Jennifer Prescher, University of California, Irvine

Spying on Cellular Communication with Chemical Tools and Noninvasive Imaging

Cellular networks drive diverse aspects of human biology. Breakdowns in cell-to-cell communication also underlie numerous pathologies. While cellular interactions play key roles in human health and disease, the mechanisms by which cells transact information in vivo are not completely understood. The number of cells types involved, the timing and location of their interactions, the molecular cues exchanged, and the long-term fates of the cells remain poorly characterized in most cases. This is due, in part, to a lack of tools for observing collections of cells in their native habitats. My group is developing novel imaging probes to “spy” on cells and decipher their communications in vivo. Examples of these probes, along with their application to studies of cancer progression and host-pathogen interactions, will be discussed.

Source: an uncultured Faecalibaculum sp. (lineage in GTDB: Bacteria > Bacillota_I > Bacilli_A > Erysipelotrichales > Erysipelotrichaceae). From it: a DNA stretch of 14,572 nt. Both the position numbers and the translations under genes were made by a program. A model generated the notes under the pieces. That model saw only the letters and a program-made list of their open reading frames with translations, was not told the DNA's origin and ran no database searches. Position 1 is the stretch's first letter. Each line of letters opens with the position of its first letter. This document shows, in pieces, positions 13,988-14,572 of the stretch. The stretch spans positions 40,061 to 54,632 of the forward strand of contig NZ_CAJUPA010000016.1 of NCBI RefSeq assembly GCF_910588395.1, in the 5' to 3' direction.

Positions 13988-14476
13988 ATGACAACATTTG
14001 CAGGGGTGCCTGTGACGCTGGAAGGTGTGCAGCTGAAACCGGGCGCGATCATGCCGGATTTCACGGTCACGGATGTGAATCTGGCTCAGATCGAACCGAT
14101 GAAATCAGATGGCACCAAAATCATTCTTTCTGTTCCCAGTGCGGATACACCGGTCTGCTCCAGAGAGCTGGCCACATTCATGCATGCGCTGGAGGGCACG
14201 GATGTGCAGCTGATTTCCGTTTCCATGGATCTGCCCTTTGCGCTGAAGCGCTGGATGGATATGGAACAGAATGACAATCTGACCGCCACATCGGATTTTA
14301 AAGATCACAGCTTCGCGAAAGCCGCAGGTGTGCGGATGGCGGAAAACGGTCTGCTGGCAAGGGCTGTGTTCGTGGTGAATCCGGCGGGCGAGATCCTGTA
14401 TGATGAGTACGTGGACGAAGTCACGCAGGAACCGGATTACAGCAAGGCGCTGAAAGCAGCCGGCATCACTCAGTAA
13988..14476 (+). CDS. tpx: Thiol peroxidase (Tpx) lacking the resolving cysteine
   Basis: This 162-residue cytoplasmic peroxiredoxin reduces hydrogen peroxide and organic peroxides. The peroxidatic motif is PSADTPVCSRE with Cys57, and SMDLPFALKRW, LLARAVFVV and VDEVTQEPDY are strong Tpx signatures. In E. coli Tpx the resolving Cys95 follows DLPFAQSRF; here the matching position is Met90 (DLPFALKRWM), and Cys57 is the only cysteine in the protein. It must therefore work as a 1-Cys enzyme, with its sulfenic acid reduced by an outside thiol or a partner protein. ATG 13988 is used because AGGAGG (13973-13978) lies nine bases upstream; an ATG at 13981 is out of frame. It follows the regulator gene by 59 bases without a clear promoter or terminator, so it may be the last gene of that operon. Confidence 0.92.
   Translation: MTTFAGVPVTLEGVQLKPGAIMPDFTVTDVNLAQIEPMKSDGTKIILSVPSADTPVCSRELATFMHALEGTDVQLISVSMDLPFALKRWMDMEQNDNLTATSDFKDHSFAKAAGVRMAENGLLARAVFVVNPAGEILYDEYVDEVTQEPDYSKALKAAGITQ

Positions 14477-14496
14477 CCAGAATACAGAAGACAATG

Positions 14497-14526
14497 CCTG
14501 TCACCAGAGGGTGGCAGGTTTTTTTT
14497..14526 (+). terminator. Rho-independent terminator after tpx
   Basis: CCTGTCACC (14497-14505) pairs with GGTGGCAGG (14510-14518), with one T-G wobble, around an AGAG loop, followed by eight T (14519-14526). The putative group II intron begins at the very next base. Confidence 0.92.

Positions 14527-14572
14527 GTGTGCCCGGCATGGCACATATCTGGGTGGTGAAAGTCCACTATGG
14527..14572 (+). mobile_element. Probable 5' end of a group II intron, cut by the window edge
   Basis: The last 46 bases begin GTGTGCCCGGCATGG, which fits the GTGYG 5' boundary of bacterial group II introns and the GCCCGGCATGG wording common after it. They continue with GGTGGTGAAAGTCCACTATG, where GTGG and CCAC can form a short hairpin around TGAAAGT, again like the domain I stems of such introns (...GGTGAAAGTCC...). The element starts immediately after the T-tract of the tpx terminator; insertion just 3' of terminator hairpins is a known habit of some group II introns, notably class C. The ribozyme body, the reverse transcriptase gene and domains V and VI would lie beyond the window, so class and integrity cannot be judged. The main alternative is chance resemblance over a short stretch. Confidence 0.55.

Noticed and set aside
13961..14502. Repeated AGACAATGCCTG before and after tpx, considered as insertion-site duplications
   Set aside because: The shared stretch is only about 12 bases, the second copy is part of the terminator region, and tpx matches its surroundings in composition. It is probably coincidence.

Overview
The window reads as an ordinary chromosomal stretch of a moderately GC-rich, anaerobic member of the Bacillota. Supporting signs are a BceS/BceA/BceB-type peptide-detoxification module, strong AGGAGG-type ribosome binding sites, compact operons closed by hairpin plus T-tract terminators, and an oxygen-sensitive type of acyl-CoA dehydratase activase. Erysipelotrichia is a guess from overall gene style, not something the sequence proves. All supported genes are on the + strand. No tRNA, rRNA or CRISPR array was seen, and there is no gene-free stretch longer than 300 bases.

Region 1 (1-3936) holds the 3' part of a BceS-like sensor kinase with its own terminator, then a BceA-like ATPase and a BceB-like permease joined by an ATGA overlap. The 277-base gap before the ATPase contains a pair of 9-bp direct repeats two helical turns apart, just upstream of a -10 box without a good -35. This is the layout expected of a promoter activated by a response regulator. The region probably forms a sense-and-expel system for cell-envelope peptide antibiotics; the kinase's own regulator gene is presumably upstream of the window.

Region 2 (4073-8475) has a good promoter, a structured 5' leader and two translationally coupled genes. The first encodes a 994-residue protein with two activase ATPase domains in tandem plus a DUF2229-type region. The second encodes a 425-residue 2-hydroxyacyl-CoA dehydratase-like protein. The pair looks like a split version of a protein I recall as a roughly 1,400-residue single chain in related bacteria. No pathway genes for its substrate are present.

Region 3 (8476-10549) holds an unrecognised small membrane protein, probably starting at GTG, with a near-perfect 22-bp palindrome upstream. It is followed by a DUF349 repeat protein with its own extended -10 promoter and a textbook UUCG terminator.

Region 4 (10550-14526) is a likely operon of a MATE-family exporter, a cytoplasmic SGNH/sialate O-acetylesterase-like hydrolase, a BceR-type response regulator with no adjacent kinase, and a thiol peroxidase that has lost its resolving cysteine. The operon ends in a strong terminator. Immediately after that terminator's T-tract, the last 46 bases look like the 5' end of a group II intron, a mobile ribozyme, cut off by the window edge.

Chemistry

October 25, 2019
Kent 120 | Friday, 1:45 pm

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Orit Peleg, University of Colorado


Computations in Science

November 13, 2019
KPTC 206 | Wednesday, 12:15 pm

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W. Benjamin Rogers, Brandeis University


Computations in Science

November 20, 2019
KPTC 206 | Wednesday, 12:15 pm

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Bob Rosner, University of Chicago


Computations in Science

January 8, 2020
KPTC 206 | Wednesday, 12:15 pm

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